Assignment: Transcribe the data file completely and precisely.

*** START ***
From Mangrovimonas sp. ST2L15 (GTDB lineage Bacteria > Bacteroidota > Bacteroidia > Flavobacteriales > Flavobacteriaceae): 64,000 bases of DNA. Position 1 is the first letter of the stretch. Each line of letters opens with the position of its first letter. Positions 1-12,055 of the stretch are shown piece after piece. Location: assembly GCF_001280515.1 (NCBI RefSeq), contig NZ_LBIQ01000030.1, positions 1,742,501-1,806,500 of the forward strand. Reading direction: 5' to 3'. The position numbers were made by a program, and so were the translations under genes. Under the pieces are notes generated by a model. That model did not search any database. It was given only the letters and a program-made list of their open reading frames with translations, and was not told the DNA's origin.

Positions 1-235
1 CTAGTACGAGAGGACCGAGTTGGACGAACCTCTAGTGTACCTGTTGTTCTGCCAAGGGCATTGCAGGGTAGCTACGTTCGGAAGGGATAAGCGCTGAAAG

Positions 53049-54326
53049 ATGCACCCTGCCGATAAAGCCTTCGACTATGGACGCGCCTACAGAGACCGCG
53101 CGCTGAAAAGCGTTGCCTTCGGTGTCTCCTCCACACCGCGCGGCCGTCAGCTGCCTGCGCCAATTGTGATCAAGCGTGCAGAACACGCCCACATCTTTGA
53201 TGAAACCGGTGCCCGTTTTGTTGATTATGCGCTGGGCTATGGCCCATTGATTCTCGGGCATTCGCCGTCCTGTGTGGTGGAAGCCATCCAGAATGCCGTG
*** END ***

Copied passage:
From Mangrovimonas sp. ST2L15 (GTDB lineage Bacteria > Bacteroidota > Bacteroidia > Flavobacteriales > Flavobacteriaceae): 64,000 bases of DNA. Position 1 is the first letter of the stretch. Each line of letters opens with the position of its first letter. Positions 1-12,055 of the stretch are shown piece after piece. Location: assembly GCF_001280515.1 (NCBI RefSeq), contig NZ_LBIQ01000030.1, positions 1,742,501-1,806,500 of the forward strand. Reading direction: 5' to 3'. The position numbers were made by a program, and so were the translations under genes. Under the pieces are notes generated by a model. That model did not search any database. It was given only the letters and a program-made list of their open reading frames with translations, and was not told the DNA's origin.

Positions 1-235
1 CTAGTACGAGAGGACCGAGTTGGACGAACCTCTAGTGTACCTGTTGTTCTGCCAAGGGCATTGCAGGGTAGCTACGTTCGGAAGGGATAAGCGCTGAAAG

Positions 53049-54326
53049 ATGCACCCTGCCGATAAAGCCTTCGACTATGGACGCGCCTACAGAGACCGCG
53101 CGCTGAAAAGCGTTGCCTTCGGTGTCTCCTCCACACCGCGCGGCCGTCAGCTGCCTGCGCCAATTGTGATCAAGCGTGCAGAACACGCCCACATCTTTGA
53201 TGAAACCGGTGCCCGTTTTGTTGATTATGCGCTGGGCTATGGCCCATTGATTCTCGGGCATTCGCCGTCCTGTGTGGTGGAAGCCATCCAGAATGCCGTG